Posts Tagged ‘Oral Healthcare in Rural Communities’

A Personal Story: Trapped, No Options – Nancy and Kate, Thetford

Wednesday, August 31st, 2011

Nancy and her family live in Thetford, Vermont. Nancy, her husband, and their three children all have dental insurance through her husband’s job. Nancy’s middle daughter, Kate, has been going to the dentist since she was two, having regular cleanings every six months. When Kate was three, their family dentist told them that she had cavities that would need to get filled in a year or so, before they started getting painful. Because Kate is so young, she needed to see a pediatric dentist. Nancy started looking and was surprised to find her options were very limited, with only one local pediatric dentist and just a few within driving distance.

Once she had an appointment, even with dental insurance, Nancy had to pay $110 before the pediatric dentist would even look at Kate. The initial exam revealed that Kate had six cavities which would need to be filled in three separate visits. Because of her age, Kate would need nitrous oxide for the procedure, which was not covered by insurance. Completing those six fillings would cost a total of $565. Although it would delay the procedures, Nancy would need to schedule each visit three months apart because, “we don’t have that kind of cash flow.”

At Kate’s first scheduled visit to get two of her cavities filled, Nancy was not comfortable with how the pediatric dentist interacted with her four year old. Ultimately, Kate pitched a fit, and the dentist couldn’t get the procedure done. He charged $67 for ten minutes. He was now recommending Kate have her cavities filled by him under general anesthesia. Nancy is not at all comfortable with this dentist, does not want her daughter under general anesthesia, but doesn’t feel like she has a choice: “I feel trapped. I don’t feel like I have any other option. I just don’t know where to turn.”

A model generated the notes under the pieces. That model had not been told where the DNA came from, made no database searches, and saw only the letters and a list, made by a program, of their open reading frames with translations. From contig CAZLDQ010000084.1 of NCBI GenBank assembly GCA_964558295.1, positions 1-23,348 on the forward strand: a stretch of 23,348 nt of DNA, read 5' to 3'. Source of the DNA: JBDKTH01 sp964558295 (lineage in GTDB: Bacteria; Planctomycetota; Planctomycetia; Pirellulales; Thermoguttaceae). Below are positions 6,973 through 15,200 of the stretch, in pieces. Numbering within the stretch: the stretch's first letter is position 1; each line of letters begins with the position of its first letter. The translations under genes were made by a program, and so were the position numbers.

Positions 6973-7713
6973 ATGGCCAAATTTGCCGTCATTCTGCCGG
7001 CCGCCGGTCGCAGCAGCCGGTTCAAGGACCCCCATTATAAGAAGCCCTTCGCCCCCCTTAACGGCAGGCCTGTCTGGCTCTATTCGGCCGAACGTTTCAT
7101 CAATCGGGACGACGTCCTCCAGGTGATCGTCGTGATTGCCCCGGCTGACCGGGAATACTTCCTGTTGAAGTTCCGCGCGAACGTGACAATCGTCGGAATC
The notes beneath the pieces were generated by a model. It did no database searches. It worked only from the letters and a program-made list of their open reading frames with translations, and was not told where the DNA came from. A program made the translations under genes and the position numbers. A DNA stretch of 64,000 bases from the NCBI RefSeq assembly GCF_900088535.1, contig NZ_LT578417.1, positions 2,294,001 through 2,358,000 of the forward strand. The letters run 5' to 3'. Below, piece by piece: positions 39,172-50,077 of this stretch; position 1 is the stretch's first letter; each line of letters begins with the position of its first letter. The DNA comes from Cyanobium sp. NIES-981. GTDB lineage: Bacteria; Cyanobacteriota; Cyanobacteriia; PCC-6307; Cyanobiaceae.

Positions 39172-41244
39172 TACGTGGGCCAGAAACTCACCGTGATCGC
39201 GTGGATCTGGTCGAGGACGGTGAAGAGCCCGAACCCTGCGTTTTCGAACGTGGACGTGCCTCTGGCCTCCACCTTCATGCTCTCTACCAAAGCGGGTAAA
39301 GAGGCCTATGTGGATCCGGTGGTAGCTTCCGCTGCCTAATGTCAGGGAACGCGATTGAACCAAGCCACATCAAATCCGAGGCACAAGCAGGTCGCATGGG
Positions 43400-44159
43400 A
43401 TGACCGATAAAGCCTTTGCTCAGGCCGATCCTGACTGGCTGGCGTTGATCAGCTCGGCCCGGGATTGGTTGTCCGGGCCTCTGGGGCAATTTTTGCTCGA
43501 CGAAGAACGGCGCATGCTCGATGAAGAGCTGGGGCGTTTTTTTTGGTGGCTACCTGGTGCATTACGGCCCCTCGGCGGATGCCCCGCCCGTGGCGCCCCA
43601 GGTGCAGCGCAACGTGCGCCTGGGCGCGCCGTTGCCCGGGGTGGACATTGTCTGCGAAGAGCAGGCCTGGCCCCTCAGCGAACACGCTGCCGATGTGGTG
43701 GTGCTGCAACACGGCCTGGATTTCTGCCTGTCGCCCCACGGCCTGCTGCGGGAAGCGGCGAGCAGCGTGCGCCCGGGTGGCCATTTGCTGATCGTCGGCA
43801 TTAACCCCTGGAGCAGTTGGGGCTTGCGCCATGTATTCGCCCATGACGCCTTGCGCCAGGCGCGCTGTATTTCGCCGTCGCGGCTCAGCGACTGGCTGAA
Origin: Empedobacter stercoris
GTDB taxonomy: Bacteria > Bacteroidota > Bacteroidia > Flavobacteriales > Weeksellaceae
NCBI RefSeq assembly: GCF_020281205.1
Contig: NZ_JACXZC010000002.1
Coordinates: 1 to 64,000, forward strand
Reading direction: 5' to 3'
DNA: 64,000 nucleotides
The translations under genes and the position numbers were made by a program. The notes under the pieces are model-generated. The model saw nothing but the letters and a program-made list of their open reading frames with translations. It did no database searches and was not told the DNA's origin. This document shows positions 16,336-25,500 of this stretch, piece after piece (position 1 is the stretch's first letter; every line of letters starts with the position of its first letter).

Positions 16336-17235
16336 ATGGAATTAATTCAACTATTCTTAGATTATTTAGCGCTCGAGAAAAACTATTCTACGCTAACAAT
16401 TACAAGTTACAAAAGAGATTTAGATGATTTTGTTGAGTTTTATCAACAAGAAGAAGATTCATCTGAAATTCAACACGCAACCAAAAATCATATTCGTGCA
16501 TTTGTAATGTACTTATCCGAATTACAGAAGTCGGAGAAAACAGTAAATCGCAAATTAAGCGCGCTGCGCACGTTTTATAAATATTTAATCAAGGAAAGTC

Illustration by Dennis Pacheco.

A New Type of Dental Provider

Monday, September 27th, 2010

In early 2009, the Minnesota legislature took a step toward improving dental service access for low-income residents. Surprisingly, the law does not concern increasing dental provider reimbursement rates or improving the quality of school-based oral health programs, but rather paves the way for the training of a new type of dental provider known as a dental therapist. A two-and-a-half-year program that would follow a traditional 4-year bachelor’s degree, the dental therapist program at the University of Minnesota trains individuals to be the dental version of a physician’s assistant. Dental therapists will be trained to provide “relatively simple services such as filling cavities, instructing patients in dental hygiene and performing dietary evaluations and oral cancer screenings.” (1)

While dental therapists will be able to practice outside of dentists’ offices, their work will nonetheless be supervised by dentists who may be off-site. The University of Minnesota program will place each of its nine enrollees into dental professional shortage areas throughout the state with the hope that the reduced cost of their services (as compared to that of dentists) will extend the reach of access to those in lower income brackets.

Minnesota is not the only state which has shown interest in exploring the possibility of new types of dental providers. Since 2003 the state of Alaska has made use of dental health aide therapists (or DHATs) to provide needed services for residents who may be a boat or plane ride away from the nearest practicing dentist. Although the original DHATs were Alaska residents trained in New Zealand who returned to their homes to practice, since 2007 the DHATs have been trained in the U.S. thanks to collaboration between the University of Washington School of Medicine Physician Assistant Training Program and the Alaska Native Tribal Health Consortium.

The fundamental question surrounding the dental therapist model has increasingly become one of quality. The American Dental Association (ADA) has noted that the scope of procedures performed by dental therapists should be limited as their professional training does not match that of a dentist who commits to a minimum of 4 years of professional study. Nonetheless, the Alaska program’s utilization statistics “suggest that dental therapists are improving access to year-round oral health care for individuals who previously could see a dentist only a few weeks each year.” (2) While more extensive evaluation remains to be done, it seems clear that if a balance between practice capabilities and supervision is established, the dental therapist may offer an effective means of providing the most vulnerable populations with quality dental care.

Watch this interesting video about the dental therapist model to learn more about how it’s being used in Alaska.


(1) Minnesota Public Radio
(2) Agency for Healthcare Research and Quality

Vanessa Hurley